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Random sample consensus (RANSAC) is an iterative method to estimate parameters of a mathematical model from a set of observed data which contains outliers. It is a non-deterministic algorithm in the sense that it produces a reasonable result only with a certain probability, with this probability increasing as more iterations are allowed. The algorithm was first published by Fischler and Bolles at SRI International in 1981.

A basic assumption is that the data consists of "inliers", i.e., data whose distribution can be explained by some set of model parameters, though may be subject to noise, and "outliers" which are data that do not fit the model. The outliers can come, e.g., from extreme values of the noise or from erroneous measurements or incorrect hypotheses about the interpretation of data. RANSAC also assumes that, given a (usually small) set of inliers, there exists a procedure which can estimate the parameters of a model that optimally explains or fits this data.


A simple example is fitting of a line in two dimensions to a set of observations. Assuming that this set contains both inliers, i.e., points which approximately can be fitted to a line, and outliers, points which cannot be fitted to this line, a simple least squares method for line fitting will generally produce a line with a bad fit to the inliers. The reason is that it is optimally fitted to all points, including the outliers. RANSAC, on the other hand, can produce a model which is only computed from the inliers, provided that the probability of choosing only inliers in the selection of data is sufficiently high. There is no guarantee for this situation,[citation needed][clarification needed] however, and there are a number of algorithm parameters which must be carefully chosen to keep the level of probability reasonably high.


The input to the RANSAC algorithm is a set of observed data values, a way of fitting some kind of model to the observations, and some confidence parameters. RANSAC achieves its goal by repeating the following steps:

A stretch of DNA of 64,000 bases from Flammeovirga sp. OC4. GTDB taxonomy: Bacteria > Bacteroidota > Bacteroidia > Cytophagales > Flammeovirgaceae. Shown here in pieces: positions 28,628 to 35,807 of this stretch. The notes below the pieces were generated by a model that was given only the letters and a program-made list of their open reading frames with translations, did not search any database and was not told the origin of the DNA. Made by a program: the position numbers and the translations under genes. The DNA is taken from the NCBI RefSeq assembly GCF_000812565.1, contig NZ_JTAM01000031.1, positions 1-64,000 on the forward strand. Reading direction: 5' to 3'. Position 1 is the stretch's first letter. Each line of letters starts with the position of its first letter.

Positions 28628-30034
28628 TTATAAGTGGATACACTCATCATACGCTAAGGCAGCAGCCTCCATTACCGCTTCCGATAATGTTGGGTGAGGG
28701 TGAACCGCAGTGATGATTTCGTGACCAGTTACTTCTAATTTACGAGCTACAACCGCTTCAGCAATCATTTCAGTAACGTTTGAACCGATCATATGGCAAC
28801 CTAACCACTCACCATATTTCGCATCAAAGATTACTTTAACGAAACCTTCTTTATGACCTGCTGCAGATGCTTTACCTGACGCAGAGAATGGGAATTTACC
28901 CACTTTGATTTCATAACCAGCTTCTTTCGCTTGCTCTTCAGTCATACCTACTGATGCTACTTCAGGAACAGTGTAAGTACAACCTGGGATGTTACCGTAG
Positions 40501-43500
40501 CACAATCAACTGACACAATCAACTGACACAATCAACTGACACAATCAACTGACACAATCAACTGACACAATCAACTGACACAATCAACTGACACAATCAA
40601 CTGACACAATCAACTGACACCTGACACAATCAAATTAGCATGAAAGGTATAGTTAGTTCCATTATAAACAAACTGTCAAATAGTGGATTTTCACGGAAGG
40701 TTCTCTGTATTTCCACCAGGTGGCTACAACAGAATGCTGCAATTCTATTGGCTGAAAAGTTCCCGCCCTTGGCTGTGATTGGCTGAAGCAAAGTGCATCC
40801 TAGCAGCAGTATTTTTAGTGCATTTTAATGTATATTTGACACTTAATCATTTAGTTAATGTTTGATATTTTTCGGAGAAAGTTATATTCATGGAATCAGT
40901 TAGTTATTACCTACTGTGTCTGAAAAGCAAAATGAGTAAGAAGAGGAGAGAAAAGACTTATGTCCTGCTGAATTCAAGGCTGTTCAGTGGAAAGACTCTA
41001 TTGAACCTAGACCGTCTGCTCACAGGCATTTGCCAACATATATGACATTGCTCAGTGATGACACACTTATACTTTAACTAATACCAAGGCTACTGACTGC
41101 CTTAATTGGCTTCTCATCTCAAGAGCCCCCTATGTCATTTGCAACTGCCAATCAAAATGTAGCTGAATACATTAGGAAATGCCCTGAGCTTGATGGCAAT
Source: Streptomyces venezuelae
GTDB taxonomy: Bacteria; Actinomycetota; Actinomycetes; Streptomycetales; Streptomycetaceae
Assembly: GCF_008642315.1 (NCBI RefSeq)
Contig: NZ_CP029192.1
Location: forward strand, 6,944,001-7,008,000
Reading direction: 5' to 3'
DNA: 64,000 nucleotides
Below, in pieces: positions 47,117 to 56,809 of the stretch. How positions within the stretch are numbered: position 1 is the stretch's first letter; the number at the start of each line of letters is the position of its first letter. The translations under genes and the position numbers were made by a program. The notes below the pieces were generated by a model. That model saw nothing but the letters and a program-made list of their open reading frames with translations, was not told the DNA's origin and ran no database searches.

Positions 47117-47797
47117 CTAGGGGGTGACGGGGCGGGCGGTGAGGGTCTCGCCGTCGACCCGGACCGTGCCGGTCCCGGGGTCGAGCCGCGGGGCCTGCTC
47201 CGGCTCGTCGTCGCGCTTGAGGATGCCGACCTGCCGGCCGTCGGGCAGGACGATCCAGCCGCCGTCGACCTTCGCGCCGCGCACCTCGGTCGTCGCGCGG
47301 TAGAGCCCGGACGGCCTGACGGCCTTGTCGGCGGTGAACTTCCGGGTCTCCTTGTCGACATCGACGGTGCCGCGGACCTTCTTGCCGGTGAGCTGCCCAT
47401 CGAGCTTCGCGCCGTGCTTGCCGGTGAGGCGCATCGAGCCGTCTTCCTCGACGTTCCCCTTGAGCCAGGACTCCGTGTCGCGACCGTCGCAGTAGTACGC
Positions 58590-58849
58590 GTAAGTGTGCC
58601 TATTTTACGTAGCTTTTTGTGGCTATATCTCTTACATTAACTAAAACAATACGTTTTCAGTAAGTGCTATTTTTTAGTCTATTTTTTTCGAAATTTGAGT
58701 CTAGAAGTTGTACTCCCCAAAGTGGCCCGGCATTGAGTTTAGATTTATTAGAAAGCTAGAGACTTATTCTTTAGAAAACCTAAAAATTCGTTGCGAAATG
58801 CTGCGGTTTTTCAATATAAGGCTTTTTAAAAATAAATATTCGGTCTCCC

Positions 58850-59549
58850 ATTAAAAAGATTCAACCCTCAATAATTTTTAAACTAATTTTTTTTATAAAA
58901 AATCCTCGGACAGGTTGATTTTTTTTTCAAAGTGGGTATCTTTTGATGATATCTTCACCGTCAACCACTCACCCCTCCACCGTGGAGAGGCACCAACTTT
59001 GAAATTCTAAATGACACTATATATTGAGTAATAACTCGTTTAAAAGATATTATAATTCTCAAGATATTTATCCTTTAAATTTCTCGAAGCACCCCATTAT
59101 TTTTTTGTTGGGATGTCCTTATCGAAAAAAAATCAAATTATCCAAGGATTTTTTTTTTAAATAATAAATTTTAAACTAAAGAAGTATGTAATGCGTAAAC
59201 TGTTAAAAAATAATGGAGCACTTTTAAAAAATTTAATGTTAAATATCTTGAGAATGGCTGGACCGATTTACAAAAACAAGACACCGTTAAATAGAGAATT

1. Select a random subset of the original data. Call this subset the hypothetical inliers.
  2. A model is fitted to the set of hypothetical inliers.
  3. All other data are then tested against the fitted model. Those points that fit the estimated model well, according to some model-specific loss function, are considered as part of the consensus set.
  4. The estimated model is reasonably good if sufficiently many points have been classified as part of the consensus set.
  5. Afterwards, the model may be improved by reestimating it using all members of the consensus set.

This procedure is repeated a fixed number of times, each time producing either a model which is rejected because too few points are part of the consensus set, or a refined model together with a corresponding consensus set size. In the latter case, we keep the refined model if its consensus set is larger than the previously saved model.

The parameters[edit]

The values of parameters t and d[clarification needed] have to be determined from specific requirements related to the application and the data set, possibly based on experimental evaluation. The parameter k (the number of iterations), however, can be determined from a theoretical result. Let p be the probability that the RANSAC algorithm in some iteration selects only inliers from the input data set when it chooses the n points from which the model parameters are estimated. When this happens, the resulting model is likely to be useful so p gives the probability that the algorithm produces a useful result. Let w be the probability of choosing an inlier each time a single point is selected, that is,